The Conduct of Life
By Julio Martinez
Hero Theatre at Inner City Arts
Runs Through June 25
Maria Irene Fornes’ 1985 Obie Award–winning play The Conduct of Life is a more brutal examination of the theme perused in her earlier work, Fefu and Her Friends (1977) — women struggling to find their identity within a world ruled by the self-serving, testosterone-driven nature of men. The all-female cast of Fefu dealt with the emerging 1930s feminist movement that was handicapped by the societal need and dependence upon being attached to a male.
Conduct focuses on the male agenda as personified by Orlando (Nick Caballero), a low level Latin-American military officer, who imposes himself on three women, each of whom represent the class structure of his society: his upwardly mobile wife Leticia (Adriana Sevahn), his working-class maid Olympia (Elisa Bocanegra), and the lower-class waif Nena (Antonia Cruz-Kent), whom he has imprisoned and forced to be his sexual slave. The individual ensemble members of this Hero Theatre production, helmed by Latino Theatre Company Artistic Director Jose Luis Valenzuela, do not exhibit comfort with Fornes’s dialogue but are committed to the action.
As if it will elevate his status as a junior officer, Caballero’s Orlando commits himself to vigorous exercise. He finds no solace complaining about his job (the brutal interrogation of prisoners) to an even more junior officer, Alejo (Jonathan Medina). Alejo, who formerly adored Orlando, silently witnesses his emotional breakdown. Meanwhile, Leticia struggles to better herself by learning to read and battling for supremacy in the house over the much more resilient maid Olympia.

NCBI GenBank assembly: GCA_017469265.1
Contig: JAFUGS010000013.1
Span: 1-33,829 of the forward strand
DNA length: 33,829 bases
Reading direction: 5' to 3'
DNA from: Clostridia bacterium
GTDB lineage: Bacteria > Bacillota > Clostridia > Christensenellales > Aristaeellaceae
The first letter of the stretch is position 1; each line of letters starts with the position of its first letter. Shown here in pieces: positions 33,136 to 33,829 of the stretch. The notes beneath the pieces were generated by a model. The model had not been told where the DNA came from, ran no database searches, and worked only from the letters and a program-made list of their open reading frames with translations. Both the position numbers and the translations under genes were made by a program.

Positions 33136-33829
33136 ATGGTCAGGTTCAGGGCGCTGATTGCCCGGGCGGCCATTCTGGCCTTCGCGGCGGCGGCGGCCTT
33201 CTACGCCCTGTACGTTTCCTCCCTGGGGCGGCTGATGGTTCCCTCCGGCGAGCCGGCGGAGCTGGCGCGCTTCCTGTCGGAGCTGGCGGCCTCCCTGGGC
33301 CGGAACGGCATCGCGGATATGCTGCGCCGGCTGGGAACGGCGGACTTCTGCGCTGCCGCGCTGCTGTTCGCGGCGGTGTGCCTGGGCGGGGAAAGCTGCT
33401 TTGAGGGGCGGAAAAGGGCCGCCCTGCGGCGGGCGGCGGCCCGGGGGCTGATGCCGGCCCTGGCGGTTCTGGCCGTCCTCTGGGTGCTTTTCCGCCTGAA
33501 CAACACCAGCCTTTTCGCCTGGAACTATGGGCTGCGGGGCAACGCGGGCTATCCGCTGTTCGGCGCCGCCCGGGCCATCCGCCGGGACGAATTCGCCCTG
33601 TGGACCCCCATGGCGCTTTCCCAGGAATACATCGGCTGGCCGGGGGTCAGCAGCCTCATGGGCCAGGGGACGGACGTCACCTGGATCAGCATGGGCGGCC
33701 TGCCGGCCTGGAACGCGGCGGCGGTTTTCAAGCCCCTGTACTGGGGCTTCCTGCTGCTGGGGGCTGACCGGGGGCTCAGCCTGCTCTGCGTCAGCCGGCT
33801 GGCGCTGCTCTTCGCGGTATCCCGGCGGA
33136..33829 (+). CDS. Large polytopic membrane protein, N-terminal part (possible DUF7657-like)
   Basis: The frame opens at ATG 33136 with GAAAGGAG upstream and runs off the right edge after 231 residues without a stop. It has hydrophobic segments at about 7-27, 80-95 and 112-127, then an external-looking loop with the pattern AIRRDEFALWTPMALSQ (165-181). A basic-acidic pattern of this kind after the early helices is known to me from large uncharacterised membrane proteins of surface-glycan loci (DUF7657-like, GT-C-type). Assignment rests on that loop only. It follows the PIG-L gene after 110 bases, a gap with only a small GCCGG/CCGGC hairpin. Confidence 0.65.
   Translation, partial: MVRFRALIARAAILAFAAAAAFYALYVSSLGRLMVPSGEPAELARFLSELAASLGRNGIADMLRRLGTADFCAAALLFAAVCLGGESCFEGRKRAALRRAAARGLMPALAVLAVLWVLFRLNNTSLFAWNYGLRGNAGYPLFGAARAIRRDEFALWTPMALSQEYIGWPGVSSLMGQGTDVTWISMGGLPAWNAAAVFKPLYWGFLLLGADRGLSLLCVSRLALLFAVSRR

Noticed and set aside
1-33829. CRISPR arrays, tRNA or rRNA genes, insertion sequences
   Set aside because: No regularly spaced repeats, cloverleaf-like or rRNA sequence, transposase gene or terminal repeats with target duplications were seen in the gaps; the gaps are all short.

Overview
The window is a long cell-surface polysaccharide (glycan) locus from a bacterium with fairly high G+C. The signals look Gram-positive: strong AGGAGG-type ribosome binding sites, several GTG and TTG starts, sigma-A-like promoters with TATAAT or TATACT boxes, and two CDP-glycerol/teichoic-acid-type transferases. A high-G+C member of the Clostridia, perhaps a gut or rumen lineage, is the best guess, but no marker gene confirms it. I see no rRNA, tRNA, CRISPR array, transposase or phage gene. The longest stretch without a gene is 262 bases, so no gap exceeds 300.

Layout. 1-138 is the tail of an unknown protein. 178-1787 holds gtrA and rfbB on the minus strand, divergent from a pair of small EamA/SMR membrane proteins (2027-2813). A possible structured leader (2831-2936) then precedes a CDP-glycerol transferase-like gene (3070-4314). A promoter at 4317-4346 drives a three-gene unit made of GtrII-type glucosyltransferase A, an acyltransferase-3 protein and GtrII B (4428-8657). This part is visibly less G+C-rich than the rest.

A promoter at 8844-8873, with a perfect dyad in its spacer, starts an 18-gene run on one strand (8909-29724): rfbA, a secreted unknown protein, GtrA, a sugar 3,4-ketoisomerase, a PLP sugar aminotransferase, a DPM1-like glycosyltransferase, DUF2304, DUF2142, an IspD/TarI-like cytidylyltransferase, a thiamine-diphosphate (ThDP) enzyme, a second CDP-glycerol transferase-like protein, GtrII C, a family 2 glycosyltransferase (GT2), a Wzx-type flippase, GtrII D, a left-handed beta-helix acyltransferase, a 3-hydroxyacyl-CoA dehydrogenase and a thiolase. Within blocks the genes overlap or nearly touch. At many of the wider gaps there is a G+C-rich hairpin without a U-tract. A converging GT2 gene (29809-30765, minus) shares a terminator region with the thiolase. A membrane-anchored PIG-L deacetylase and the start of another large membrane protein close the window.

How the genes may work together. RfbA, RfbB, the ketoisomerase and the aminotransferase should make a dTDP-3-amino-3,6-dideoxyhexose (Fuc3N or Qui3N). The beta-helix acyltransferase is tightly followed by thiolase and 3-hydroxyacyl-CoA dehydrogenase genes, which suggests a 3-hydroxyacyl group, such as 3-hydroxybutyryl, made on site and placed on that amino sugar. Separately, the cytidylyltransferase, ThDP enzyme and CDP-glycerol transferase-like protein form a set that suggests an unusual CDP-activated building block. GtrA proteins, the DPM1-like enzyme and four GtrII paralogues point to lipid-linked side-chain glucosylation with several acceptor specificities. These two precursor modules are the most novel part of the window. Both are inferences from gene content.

Orlando’s only area of total control is over the teenager Nena who he lured off the streets and who is now bound in a dungeon inside his home. Orlando’s periodic savagery over her is usually accompanied by his loving murmurs. He is totally unable to separate the actions of his loins from the needs and aspirations swirling in his mind.
Clarity for Orlando is found within the scenes that he is not physically in. Leticia and Olympia are comedic in their jousts, neither resilient enough to take command of their lives nor to stand up to the man who controls them both. Nena offers a heart-breaking revelation of her despairing life in the gutter to Olympia, but leaves little doubt that it was still a far better fate than existing under the unrelenting need of Orlando. Leticia’s final scene makes a decided statement as to the status of the three women in Orlando’s world.
Director Valenzuela clarifies the relevance of each scene within Forne’s one-hour play, which really isn’t long enough for such a huge theme. The set design of Francois-Pierre Couture gives evidence of the sedate social aspirations of the family, while also displaying the squalor within Orlando’s psyche.